relation to host-symbiont collaborative digestion and bio-
fuel production are discussed.

Comparisons of carbohydrate-active genes from host and
symbiont
Overview
Despite apparent symbiont contamination in the host
library, >85% of carbohydrate active sequences from ter-
mite gut library had significant homology to translated
genes of animal origin. Likewise, despite apparent host
contamination, more than 85% of the sequences from the
symbiont library with carbohydrate-active database
matches were found to be most similar to predicted pro-
teins from microbes. However, interestingly, only 5% of
these transcripts were directly related to sequences from
known termite symbionts or metagenome/transcriptome
databases, highlighting the poor representation of close


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4.34 5 6 7 8
Buffer pH


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bp .. .. bp
~(Fontrol g7ne)

lows: FG, foregut plus salivary gland; MG, midgut; HG, hindgut; and (-), no template control. Two primer sets were tested for(-
400 ';'q" "C. 1 400
300 W i 300
200 Iu *1 TO m I I m 200
100a .



Figure 7
Laccase, catalase, RfEst3 esterase, and 3 actin (as a control) gene expression in Reticulitermes fiavipes worker
guts as determined from 35 cycles of conventional polymerase chain reaction (PCR) amplification. Shown is a
negative image of a representative agarose gel with equal loadings of PCR products for the four genes. Lane labels are as fol-
lows: FG, foregut plus salivary gland; MG, midgut; HG, hindgut; and (-), no template control. Two primer sets were tested for
the laccase and catalase genes, and one primer set for esterase and P actin. A 100 base pair (bp) low molecular weight ladder
(LML) is shown at the left and right. See Additional file 9 for PCR primer sequences.


homologues within the extant public protein database. It
is possible that with deeper sequencing, greater coverage,
and specific prokaryote targeting, more homologues to
existing metagenome sequences could be identified.

Contaminating sequences
Specific examples of contaminating sequences that we
observed are as follows. In the gut library such transcripts
included a and B tubulin homologues (data not shown)
similar to sequences recently produced from the paraba-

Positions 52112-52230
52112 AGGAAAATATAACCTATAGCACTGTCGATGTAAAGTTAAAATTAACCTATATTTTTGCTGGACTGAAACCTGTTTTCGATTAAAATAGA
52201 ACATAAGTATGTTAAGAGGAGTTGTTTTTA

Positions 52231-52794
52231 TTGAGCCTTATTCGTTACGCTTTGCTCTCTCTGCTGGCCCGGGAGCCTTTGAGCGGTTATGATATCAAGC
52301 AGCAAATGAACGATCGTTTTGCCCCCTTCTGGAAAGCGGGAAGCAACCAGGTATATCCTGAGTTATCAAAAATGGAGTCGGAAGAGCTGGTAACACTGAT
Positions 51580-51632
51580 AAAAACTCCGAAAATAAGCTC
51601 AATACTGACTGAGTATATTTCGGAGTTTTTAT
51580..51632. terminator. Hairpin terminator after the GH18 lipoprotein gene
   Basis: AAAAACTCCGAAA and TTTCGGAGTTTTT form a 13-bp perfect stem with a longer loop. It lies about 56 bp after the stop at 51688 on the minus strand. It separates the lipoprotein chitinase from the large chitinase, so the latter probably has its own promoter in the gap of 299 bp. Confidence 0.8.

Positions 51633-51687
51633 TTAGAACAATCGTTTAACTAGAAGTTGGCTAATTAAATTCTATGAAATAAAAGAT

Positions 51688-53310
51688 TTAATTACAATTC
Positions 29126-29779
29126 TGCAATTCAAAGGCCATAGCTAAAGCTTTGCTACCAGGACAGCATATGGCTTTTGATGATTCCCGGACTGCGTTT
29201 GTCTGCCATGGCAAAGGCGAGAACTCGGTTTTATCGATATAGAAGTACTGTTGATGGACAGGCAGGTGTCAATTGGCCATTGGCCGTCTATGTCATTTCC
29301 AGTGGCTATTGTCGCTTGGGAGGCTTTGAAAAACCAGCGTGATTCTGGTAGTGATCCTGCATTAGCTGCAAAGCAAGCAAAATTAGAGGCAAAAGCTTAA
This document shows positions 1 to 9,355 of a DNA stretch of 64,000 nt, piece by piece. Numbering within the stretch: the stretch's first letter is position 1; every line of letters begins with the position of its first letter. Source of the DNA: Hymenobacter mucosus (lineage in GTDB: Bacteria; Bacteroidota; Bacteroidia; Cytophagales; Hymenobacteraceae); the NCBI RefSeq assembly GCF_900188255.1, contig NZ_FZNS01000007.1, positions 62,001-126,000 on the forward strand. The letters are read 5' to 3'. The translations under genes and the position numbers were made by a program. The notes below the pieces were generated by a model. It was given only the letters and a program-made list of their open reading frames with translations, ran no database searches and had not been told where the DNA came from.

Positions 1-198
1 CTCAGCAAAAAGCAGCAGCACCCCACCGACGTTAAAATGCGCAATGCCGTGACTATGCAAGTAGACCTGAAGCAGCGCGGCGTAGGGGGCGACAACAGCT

salian termite symbiont Spirotrichonympha leidyi [50], as
well as GHF7 glycosyl hydrolases (Figure 3; Additional file
1) previously shown to be associated with eukaryotic gut
symbionts [20,29]. Other potentially contaminating
sequences identified from the gut library were from uni-
cellular organisms such as fungi, protests and prokaryotes,
as well as sequences homologous to others previously
identified from termite metagenome projects [20,21].
However, by noting phylogenetic BLAST homologies of
specific genes and gene families from each library, we
have been able to deduce the likely origins of certain gene
families.

Although hypotheses about lateral gene transfer and
potential misannotation of archived database sequences
cannot be dismissed, our conclusion from the present
sequence composition findings is that host and symbiont
are intimately connected and therefore cannot be com-
pletely excluded from each other and sampled/studied
independently. For example, a subset of prokaryotic sym-
bionts in Reticulitermes are attached to the gut wall
[51,52]. This phenomenon is concordant with our obser-
vation that the termite gut library contained a fraction of
sequences of prokaryotic origin. Also, protist gut symbi-
onts are now known to contain co-evolved bacterial endo-


symbionts [23,24,53-55], which, because of possible
assimilation, may limit the ability to distinguish host vs.
protist and bacterial endosymbiont genes.

Phylogenetic analyses
The tree presented in Figure 2 is representative of all GHF
phylogenetic analyses that were conducted. These analy-
ses are extremely concordant with the glycosyl hydrolase
family (GHF) gene listing available in the CAZy database
http://www.cazy.org. The CAZy lists show that GHF1,
GHF9 and GHF16 genes have been widely sequenced
from insects (including termites) but have never been
reported in eukaryotic termite symbionts. In contrast,
GHF7, GHF11 and GHF45 have been sequenced in fungi
and termite symbionts but they are virtually absent from
metazoan genomes [21]. In addition to GHF enzymes
(Figure 3), significant differences in gene content of many
other carbohydrate-active and hydrogen metabolism
enzymes were also observed when comparing the two
libraries (Figures 3 and 4). Despite these trends, we took
the more conservative approach that considered both
phylogenetic signal and the library of origin when making
taxonomic classifications. If correct, our findings provide
seminal evidence of a tripartite collaboration of host plus
protist plus prokaryote in cellulose digestion and exclu-
sive dependence on symbiotic fauna (prokaryote plus
protist) for hemicellulose digestion.

Symbiont GHFs
Based on the hypothesis that the frequencies of ESTs in
non-normalized cDNA libraries are positively correlated
with gene expression levels, consistent with Todaka et al.
[20], the current data indicate that R. flavipes gut symbi-
onts overwhelmingly produce GHF7 enzymes. This GHF
family is mostly known for its cellobiohydrolase (exoglu-


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Biotechnology for Biofuels 2009, 2:25


canase) and endoglucanase activities against microcrystal-
line cellulose [16,20,56]. The symbiont library sequence
pool also suggests that gut symbionts abundantly produce
GHF3, GHF5, GHF10, GHF11, GHF26 and GHF45 hydro-
lases, whereas all other catalytic domains were observed